Lady Mary and Mrs Finn were alone when the tidings came from Silverbridge. The Duke had been absent, having gone to spend an unpleasant week in Barsetshire. Mary had taken the opportunity of his absence to discuss her own prospects at full length. ‘My dear,’ said Mrs Finn, ‘I will not express an opinion. How can I after all that has passed? I have told the Duke the same. I cannot be heart and hand with either without being false to the other.’ But still Lady Mary continued to talk about Tregear.
‘I don’t think papa has a right to treat me in this way,’ she said. ‘He wouldn’t be allowed to kill me, and this is killing me.’
‘While there is life there is hope,’ said Mrs Finn.
‘Yes; while there is life there is hope. But one doesn’t want to grow old first.’
‘There is no danger of that, Mary.’
‘I feel very old. What is the use of life without something to make it sweet? I am not even allowed to hear anything that he is doing. If he were to ask me, I think I would go away with him tomorrow.’
‘He would not be foolish enough for that.’
‘Because he does not suffer as I do. He has his borough, and his public life, and a hundred things to think of. I have got nothing but him. I know he is true; — quite as true as I am. But it is I that have the suffering in all this. A man can never be like a girl. Papa ought not to make me suffer like this.’
That took place on the Monday. On the Tuesday Mrs Finn received a letter from her husband giving an account of the accident. ‘As far as I can learn,’ he said, ‘Silverbridge will write about it tomorrow.’ Then he went on to give a by no means good account of the state of the patient. The doctor had declared him to be out of immediate danger, and had set the broken bones. As tidings would be sent on the next day she had better say nothing about the accident to Lady Mary. This letter reached Matching on Tuesday and made the position of Mrs Finn very disagreeable. She was bound to carry herself as though nothing was amiss, knowing as she did so, the condition of Mary’s lover.
On the evening of the next day Lady Mary was more lively than usual, though her liveliness was hardly of a happy nature. ‘I don’t know what papa can expect. I’ve heard him say a hundred times that to be in Parliament is the highest place a gentleman can fill, and now Frank is in Parliament.’ Mrs Finn looked at her with beseeching eyes, as though begging her not to speak of Tregear. ‘And then think of their having that Lord Popplecourt there! I shall always hate Lady Cantrip, for it was her place. That she should have thought it possible! Lord Popplecourt! Such a creature. Hyperion to a satyr. Isn’t it true? Oh that papa should have thought it possible!’ Then she got up, and walked about the room, beating her hands together. All this time Mrs Finn knew that Tregear was lying at Harrington with half his bones broken, and in danger of his life!
On the next morning Lady Mary received her letters. There were two lying before her plate when she came into breakfast, one from her father and the other from Silverbridge. She read that from the Duke first while Mrs Finn was watching her. ‘Papa will be home on Saturday,’ she said. ‘He declares that the people in the borough are quite delighted with Silverbridge for a member. And he is quite jocose. “They used to be delighted with me once,” he says, “but I suppose everybody changes.”’ Then she began to pour out the tea before she opened her brother’s letter. Mrs Finn’s eyes were still on her anxiously. ‘I wonder what Silverbridge has got to say about the Brake Hunt.’ Then she opened her letter.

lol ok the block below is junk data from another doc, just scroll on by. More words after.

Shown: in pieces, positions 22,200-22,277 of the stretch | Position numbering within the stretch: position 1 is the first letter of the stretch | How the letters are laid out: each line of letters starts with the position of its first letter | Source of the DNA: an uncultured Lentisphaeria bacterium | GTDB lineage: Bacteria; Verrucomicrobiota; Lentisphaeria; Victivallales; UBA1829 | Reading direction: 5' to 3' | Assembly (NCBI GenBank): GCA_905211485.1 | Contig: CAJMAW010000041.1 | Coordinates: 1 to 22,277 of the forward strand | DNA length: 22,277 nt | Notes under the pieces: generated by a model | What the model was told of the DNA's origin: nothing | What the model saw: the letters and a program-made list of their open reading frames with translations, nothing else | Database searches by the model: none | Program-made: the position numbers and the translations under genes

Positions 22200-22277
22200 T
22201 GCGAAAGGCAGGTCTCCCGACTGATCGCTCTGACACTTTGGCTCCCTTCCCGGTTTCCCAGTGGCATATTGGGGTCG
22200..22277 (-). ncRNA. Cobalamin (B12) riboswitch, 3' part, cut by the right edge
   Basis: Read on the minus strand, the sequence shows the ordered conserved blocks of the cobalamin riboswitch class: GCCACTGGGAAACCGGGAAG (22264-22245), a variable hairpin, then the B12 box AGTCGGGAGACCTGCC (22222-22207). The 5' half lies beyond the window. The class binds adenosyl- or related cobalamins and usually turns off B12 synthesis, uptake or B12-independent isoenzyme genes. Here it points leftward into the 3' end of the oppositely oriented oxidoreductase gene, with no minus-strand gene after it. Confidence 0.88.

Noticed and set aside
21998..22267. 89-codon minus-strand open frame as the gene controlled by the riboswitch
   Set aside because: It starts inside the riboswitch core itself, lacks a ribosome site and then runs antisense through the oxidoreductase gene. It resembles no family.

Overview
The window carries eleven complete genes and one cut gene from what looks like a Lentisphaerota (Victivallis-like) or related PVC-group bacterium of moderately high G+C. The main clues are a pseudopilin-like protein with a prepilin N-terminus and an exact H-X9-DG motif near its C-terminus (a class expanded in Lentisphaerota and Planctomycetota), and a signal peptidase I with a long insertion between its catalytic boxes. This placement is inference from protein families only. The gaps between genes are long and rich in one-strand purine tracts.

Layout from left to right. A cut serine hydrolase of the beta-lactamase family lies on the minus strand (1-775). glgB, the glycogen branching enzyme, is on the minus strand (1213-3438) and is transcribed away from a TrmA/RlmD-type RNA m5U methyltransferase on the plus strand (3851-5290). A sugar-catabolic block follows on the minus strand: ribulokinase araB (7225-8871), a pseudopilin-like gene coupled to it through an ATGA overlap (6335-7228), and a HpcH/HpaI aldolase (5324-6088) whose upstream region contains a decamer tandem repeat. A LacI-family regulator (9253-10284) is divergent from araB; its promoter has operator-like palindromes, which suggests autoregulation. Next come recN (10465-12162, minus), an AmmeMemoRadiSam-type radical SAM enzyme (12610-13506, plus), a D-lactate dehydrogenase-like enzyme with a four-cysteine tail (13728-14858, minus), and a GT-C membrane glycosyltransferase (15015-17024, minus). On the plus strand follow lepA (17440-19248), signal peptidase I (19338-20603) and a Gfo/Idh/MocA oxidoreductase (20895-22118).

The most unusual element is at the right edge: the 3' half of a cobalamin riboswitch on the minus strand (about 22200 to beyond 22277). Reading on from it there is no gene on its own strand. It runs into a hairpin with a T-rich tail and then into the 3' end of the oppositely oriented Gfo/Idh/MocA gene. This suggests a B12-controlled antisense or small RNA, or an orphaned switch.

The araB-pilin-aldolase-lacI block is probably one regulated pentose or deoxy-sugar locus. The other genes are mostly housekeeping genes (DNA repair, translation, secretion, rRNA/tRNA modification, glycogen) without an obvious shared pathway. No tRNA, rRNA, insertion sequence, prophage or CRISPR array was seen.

‘Oh; — oh!’ she exclaimed — ‘Frank has killed himself.’
‘Killed himself! Not that. It is not so bad as that.’
‘You had heard it before?’
‘How is he, Mary?’
‘Oh, heavens! I cannot read it. Do you read it. Tell me all. Tell me the truth. What am I to do? Where shall I go?’ Then she threw up her hands, and with a loud scream fell on her knees with her head upon the chair. In the next moment Mrs Finn was down beside her on the floor. ‘Read it; why do you not read it? If you will not read it, give it to me.’
Mrs Finn did read the letter, which was very short, but still giving by no means an unfavourable account of the patient. ‘I am sorry to say he has broken ever so many bones, and we were very much frightened about him.’ Then the writer went into details, from which the reader who did not read the whole words carefully might well imagine that the man’s life was still in danger.
Mrs Finn did read it all, and did her best to comfort her friend. ‘It has been a bad accident,’ she said, ‘but it is clear that he id getting better. Men do so often break their bones, and then seem to think nothing of it afterwards.’
‘Silverbridge says it was his fault. What does he mean?’
‘I suppose he was riding too close to Mr Tregear, and that they came down together. Of course it is distressing, but I do not think you need make yourself positively unhappy about it.’
‘Would you not be unhappy if it were Mr Finn?’ said Mary, jumping up from her knees. ‘I shall go to him. I should go mad if I were to remain here and know nothing about it but what Silverbridge will tell me.’
‘I will telegraph Mr Finn.’
‘Mr Finn won’t care. Men are so heartless. They write about each other just as though it did not signify in the least whether anybody were dead or alive. I shall go to him.’